What Is a Smart Home ?


A smart home is a house which is equipped with connected devices that can be programmed and controlled remotely via a smartphone or computer. For example, a smart home enables remote control of lighting, temperature, multi-media, security, window and doors, and many other functions.

The most common smart devices include:

  • Lighting
  • Heating
  • Power controls (switches and smart plugs)
  • Energy monitors
  • Security (locks and cameras)
  • Home entertainment systems

All you need is a smartphone, a reliable internet connection and some smart devices, and you can start to automate tasks and use your voice to control your home, even when you’re not there.

In 2003, the UK Department of Trade and Industry defined a smart home as:

A dwelling incorporating a communications network that connects the key electrical appliances and services, and allows them to be remotely controlled, monitored or accessed.

What does a Smart Home do?

Smart homes use home automation technologies to provide home owners with feedback and information by monitoring aspects of the home and providing smart, programmable controls. For example, a smart refrigerator may be able to catalogue its contents, suggest menus, recommend healthy alternatives, and order replacements as food is used up. Smart devices can even take care of feeding the cat and watering the plants, even when the owner is not at home.

Smart technologies offer opportunities to improve the way we live and work, and to reduce energy consumption at the same time. With a smart home you can check who’s at the front door, close the windows, operate lights and curtains and monitor how much energy your home is using – and generating – through your smart phone, from anywhere in the world.

Benefits of smart home technology

  • Remote monitoring – Smart devices enable real-time monitoring when you’re away from home, providing useful data and increased security.
  • Interconnectivity – linking devices can improve their functionality and enable them to work together to deliver coordinated results.
  • Safety – Smart devices can trigger alerts when certain events happen, improving the safety of the home.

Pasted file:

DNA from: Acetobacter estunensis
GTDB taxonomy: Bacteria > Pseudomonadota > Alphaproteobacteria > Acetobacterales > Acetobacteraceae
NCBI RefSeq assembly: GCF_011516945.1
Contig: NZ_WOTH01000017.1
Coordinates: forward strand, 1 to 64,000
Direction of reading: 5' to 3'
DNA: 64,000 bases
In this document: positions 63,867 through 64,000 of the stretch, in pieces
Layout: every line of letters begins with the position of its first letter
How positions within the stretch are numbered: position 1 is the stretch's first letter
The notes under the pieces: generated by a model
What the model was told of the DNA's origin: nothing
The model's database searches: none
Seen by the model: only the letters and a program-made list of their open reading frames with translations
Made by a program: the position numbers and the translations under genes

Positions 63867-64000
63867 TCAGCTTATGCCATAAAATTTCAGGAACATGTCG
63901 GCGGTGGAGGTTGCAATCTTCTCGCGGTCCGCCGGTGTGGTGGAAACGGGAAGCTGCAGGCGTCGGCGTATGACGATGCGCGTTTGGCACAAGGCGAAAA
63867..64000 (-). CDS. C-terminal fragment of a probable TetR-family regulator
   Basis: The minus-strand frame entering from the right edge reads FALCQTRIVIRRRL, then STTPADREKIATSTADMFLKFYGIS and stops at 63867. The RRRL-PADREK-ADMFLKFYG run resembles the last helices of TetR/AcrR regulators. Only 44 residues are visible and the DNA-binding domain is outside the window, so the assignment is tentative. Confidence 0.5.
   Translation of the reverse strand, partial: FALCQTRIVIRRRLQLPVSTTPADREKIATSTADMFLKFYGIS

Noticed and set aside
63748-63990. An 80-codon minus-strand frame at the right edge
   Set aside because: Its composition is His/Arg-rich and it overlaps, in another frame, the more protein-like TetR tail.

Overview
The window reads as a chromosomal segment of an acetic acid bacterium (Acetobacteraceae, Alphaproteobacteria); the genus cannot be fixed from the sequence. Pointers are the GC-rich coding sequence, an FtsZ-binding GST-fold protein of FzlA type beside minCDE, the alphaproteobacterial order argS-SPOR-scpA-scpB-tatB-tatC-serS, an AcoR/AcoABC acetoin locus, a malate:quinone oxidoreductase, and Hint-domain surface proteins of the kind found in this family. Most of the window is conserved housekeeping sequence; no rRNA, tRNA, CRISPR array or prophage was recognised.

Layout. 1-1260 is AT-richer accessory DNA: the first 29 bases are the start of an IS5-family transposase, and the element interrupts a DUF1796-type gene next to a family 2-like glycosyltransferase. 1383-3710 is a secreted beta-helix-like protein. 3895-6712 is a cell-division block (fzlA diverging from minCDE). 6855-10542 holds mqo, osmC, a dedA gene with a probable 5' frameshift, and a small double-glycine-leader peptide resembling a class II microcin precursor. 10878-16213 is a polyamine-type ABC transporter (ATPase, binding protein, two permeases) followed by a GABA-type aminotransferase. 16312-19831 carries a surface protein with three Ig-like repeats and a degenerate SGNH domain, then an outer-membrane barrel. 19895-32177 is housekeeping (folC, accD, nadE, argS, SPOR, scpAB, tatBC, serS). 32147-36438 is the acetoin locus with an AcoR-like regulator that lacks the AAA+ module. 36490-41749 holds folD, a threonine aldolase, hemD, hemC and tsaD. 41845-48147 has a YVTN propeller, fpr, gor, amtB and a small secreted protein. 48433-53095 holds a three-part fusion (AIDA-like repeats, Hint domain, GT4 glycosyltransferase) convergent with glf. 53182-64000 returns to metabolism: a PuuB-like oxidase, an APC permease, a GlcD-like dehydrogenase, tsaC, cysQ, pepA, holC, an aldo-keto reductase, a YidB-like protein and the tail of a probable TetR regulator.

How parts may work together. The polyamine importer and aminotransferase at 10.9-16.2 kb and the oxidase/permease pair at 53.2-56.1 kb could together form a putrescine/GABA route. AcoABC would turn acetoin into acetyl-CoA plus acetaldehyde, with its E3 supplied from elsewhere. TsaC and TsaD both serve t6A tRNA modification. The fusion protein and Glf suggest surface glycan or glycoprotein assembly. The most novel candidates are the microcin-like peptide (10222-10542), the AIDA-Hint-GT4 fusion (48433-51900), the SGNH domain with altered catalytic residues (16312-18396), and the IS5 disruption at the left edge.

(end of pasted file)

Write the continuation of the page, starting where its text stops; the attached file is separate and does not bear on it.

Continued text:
• Fault detection – Smart devices can monitor your home for leaks and flooding and provide real-time alerts to avoid costly damage.
  • Motion detection – By activating only when motion is detected, this technology saves time, battery life, memory, storage, and energy.
  • Security – By linking motion detection, cameras, alarms and security services smart technology provides increased home security.
  • Energy saving – Smart devices can educate users about the home’s energy consumption and production from renewables, helping to increase efficiency, reduce carbon emissions and costs.
  • Customisation – Smart devices can be programmed to the home owners preferences so that a range of settings can be activated by a single tap on a phone.
  • Intelligent controls – As well as being able to control devices with your voice, some devices can be triggered by specific conditions, avoiding the need for user input. For example, the amount of sunlight can effect a plant or lawn watering schedule.
  • Well being – Adding cameras, alert buttons and communication technologies can make homes safer for elderly people and providing support easier for others.

How does a Smart Home work?

Smart homes used to require dedicated wiring but these days everything is wireless, and most smart devices can be connected directly over WiFi.

Until recently, the most common protocols were Z-Wave and Zigbee but the proliferation of WiFi, and cloud-based computing power – to access features like voice control – has made smart technology available to the mass market.


However, WiFi is not without it’s limitations and connoisseurs prefer the features of dedicated communications protocols such as Z-Wave, Zigbee (60 ft range) or Z-Wave (500 ft range), Thread and the soon-to-be-released, Matter.

It may not quite be a household name yet but Thread is starting to gain momentum with companies like Apple, Google, Nanoleaf and Eve. Thread’s technology isn’t reliant on a home internet connection or WiFi – it provides its own dedicated mesh network. So, instead of every device connecting with one access point, each Thread-enabled device acts as a mini-hub.

Thread offers a number of benefits including faster response times, improved reliability and better security – all while consuming less power because Thread takes advantage of the efficient IEEE 802.15.4 MAC/PHY protocol, which is more efficient than WiFi.


More and more devices are incorporating Thread capabilities including the Apple HomePod Mini, Google Nest Hub Max, the Eve Energy and Eve Aqua.

Zigbee, Z-Wave, Wi-Fi, and Bluetooth have all tried and failed to become the primary protocol of the smart home. But none have gained enough traction or offered enough flexibility to win – and this is where Matter come in.

Matter is an open-source connectivity standard, created by over 400 companies, that connects Thread, Wi-Fi, Bluetooth, and ethernet to allow all your devices to communicate with each other locally, without the need for a cloud. Matter is being coordinated by the Connectivity Standards Alliance (formerly the Zigbee Alliance), which includes Amazon, Apple, Google / Nest, Samsung, Wyze, iRobot, Signify (Philips Hue), Ecobee, and hundreds of other technology brands. Hopefully, it will bring an end to the ‘protocol wars’ that have plagued smart home interoperability and improve usability and accessibility for everyone – making all our homes smarter.